Life Moment #13: Realities of Suicide

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My son committed suicide.

He turned seventeen in January and took his life in May.

He was smart. He was kind. He was funny. He had a huge heart, loved his family, babied his truck, hated school and loved the wrong girl. He had a job, was a beginning guitar player, dabbled in photography, and had amazing talent in art, sketching.

To the world he may have been just another kid, but to me, he was my world.

To the world, he may have just taken his life, but to me his life was taken and a piece of my heart went with him.

The evening he died, I wasn’t with him.

Not my choice.

By the time I seen him again, he had already been dead for almost a week and was shrouded (covered in plastic) lying in his coffin.

Not my choice.

I don’t have any horrible, blood-stained images or a ride to the hospital in an ambulance with him hooked to machines to keep him alive kind of stories to tell.

My last memory with my son is one day before his death when I gave him a ride to work.

My last ‘words’ with him consist of a short text messaging conversation concerning an issue he was dealing with and telling him I love him.

These are my truths.

My realities are a little different.

The reality is:

I loved my son, love him still. His pain was my pain. His happiness was my happiness. His tears, mine. His joy, mine. I carried him for 9 months. I went through labor and delivery to bring that sweet child of mine into this world. Everything he felt, I felt in the very depths of my heart.

So, I wonder why? Why my son? Why wasn’t my love enough to save him?

I also wonder how? How did he go from a happy, smily faced child to a guarded, confused teenager?

And I ask myself, what changed? What in his life changed drastically enough for him to believe suicide was his only way out?

A truth in his life is that he was never diagnosed with mental problems. He was never diagnosed with depression or anxiety or any other mental issue.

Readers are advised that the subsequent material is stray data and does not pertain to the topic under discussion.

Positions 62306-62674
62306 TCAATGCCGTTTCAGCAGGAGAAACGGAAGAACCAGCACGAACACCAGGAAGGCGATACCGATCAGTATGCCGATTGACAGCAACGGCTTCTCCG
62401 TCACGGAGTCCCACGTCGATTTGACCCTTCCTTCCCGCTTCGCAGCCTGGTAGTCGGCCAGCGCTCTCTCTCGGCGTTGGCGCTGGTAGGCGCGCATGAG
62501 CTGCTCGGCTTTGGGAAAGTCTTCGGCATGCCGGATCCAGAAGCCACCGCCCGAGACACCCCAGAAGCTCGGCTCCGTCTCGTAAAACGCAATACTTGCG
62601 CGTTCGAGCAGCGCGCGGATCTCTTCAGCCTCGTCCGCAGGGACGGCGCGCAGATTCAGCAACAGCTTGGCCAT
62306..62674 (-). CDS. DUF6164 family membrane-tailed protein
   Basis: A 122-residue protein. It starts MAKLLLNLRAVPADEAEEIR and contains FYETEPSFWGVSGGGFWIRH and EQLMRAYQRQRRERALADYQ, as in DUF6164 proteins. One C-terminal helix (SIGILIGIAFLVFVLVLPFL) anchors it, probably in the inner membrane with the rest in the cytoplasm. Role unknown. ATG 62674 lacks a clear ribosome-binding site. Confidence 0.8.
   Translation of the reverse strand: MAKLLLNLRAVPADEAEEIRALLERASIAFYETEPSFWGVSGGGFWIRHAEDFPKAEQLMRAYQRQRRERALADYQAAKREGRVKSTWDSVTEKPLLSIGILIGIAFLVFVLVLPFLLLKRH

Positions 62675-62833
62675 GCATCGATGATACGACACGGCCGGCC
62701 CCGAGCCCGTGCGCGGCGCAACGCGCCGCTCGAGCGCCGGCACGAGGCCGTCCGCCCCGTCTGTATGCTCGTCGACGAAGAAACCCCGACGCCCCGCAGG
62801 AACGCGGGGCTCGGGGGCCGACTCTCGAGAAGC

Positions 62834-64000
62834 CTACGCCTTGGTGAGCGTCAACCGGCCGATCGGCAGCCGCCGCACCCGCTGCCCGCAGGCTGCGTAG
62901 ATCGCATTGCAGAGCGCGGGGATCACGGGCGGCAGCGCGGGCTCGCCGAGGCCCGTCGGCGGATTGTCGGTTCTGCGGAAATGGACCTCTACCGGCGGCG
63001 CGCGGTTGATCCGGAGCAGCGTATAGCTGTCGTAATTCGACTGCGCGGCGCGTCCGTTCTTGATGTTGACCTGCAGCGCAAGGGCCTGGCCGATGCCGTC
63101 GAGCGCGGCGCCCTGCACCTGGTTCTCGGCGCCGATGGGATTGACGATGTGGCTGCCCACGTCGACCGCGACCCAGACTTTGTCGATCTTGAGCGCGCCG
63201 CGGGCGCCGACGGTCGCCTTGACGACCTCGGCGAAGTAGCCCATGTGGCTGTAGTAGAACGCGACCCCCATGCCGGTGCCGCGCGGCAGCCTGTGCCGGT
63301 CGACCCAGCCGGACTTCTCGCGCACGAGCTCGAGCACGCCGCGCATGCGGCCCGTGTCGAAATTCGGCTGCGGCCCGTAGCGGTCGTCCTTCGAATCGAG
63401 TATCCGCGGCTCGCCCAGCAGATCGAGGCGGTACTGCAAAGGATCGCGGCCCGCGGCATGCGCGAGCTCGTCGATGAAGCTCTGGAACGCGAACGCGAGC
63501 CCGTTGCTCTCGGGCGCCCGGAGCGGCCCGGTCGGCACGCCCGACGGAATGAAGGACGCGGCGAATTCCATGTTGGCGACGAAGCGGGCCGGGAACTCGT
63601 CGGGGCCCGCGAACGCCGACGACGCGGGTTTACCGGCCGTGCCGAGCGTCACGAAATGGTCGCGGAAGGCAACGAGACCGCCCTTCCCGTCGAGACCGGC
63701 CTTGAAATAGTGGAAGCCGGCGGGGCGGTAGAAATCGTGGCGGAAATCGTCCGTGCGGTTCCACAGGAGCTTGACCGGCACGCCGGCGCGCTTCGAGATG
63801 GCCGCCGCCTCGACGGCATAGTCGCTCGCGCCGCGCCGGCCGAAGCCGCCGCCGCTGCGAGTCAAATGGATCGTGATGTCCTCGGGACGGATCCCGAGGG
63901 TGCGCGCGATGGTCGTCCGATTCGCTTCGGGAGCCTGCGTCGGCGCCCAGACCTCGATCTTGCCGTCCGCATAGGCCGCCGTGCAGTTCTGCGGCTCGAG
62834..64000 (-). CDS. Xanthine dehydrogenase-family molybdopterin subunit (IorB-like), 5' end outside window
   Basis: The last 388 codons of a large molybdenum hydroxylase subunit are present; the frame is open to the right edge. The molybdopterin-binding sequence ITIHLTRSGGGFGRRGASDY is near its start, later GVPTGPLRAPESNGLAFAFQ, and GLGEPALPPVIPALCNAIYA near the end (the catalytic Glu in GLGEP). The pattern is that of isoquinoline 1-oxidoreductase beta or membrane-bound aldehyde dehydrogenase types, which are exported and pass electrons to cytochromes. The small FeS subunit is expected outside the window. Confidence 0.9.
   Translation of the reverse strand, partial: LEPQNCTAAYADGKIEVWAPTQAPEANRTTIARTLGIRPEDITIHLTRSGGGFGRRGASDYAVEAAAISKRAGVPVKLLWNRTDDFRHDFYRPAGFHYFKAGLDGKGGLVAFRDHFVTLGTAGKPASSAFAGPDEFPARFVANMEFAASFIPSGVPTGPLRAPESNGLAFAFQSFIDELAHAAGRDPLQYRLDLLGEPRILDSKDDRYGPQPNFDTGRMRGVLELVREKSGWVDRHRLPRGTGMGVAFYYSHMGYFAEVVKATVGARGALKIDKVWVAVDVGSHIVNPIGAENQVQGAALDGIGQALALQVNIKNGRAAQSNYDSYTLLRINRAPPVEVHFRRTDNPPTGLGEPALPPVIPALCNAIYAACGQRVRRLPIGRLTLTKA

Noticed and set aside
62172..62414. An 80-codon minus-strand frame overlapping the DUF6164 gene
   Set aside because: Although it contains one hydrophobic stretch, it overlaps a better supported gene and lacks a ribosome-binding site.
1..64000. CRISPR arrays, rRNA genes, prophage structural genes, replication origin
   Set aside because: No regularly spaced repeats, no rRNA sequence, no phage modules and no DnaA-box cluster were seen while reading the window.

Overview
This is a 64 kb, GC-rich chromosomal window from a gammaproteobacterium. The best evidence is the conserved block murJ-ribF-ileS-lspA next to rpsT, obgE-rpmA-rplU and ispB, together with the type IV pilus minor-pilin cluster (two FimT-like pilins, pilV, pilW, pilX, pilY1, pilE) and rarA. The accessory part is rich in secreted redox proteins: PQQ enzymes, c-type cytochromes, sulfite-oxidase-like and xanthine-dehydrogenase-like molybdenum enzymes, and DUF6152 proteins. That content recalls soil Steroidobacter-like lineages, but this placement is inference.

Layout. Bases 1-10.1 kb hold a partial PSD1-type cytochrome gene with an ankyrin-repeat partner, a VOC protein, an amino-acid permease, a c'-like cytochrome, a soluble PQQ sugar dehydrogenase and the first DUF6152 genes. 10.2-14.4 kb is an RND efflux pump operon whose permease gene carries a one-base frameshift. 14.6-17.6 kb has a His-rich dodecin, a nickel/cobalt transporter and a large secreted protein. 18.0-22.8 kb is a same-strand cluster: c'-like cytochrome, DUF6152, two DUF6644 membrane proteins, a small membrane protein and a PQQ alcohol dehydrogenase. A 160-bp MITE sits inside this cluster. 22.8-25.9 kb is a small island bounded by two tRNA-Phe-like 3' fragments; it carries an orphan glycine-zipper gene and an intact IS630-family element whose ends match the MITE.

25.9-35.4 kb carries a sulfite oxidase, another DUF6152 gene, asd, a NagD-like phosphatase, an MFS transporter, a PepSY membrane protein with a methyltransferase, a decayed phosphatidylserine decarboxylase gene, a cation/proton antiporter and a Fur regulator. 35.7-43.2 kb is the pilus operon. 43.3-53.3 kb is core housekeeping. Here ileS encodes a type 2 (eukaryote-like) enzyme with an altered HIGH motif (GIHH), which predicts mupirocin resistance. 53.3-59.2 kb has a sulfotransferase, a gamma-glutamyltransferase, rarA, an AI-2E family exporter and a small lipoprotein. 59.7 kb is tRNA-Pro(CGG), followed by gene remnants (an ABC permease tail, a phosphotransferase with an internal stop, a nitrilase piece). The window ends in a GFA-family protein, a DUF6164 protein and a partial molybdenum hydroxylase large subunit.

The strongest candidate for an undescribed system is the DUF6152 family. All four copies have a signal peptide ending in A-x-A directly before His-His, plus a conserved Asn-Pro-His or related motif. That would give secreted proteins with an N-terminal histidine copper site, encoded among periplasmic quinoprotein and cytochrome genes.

The reality of his suicide is that I will forever be stuck where I am now, wondering, confused, without answers.

He’s in my dreams every night. He’s in every thought throughout my days.

The reality is I have to live with the pain of losing him while knowing I couldn’t make his pain better.

I carry guilt every day that I am still here but he isn’t.

The reality is, sometimes the pain of losing him gets so heavy that I can’t function, I can’t eat, I can’t sleep, I can’t put one foot in front of the other, but I find a way to get through the hour or the day.

The reality is it’s one day at a time because that’s all my mind can manage.

The reality is I will never be able to give him another hug or tell him he’s somebody. I will never again hear his laugh or remind him to put his clothes in the hamper.

The reality is he’s dead because he took his life.

The reality is that he’s dead and it hurts. It hurts so deep within me that now pain will be my normal.

My son was not diagnosed with mental illness but it seems that when speaking of suicide, its almost always attributed to mental illness.

The reality is that suicide can happen to anyone anywhere at anytime regardless of mental status (illness or not).

Another reality is that mere mention of suicide threats is and should be taken seriously. Always!

Suicide is not a joke. It’s not funny.

It’s a scary, life-changing tragedy that affects everyone. It’s not taboo or anything to be ashamed of. It’s an issue that needs to be brought to light rather than ignored.

The reality of suicide is that happens not only because of mental illness but also because the individual just wants the pain to end.

My son took his life because nobody was listening to his silent cries. And his unshed tears were being ignored. Not by me, but by those I reported my concerns too.

This reality does not have to be yours or anyone you know. You can contact the National Suicide Hotline

Call 1-800-273-8255
Available 24 hours everyday.

I ask that if you or anyone you know is in danger of suicide please reach out to for help.

Disclaimer: I am not a doctor, counselor, psychologist, or psychiatrist. I do not hold a Masters degree in any type of medicine. I do not hold a Masters degree at all. I am simply a mother who lost a son to suicide and do not want to see another mother suffer the same loss.

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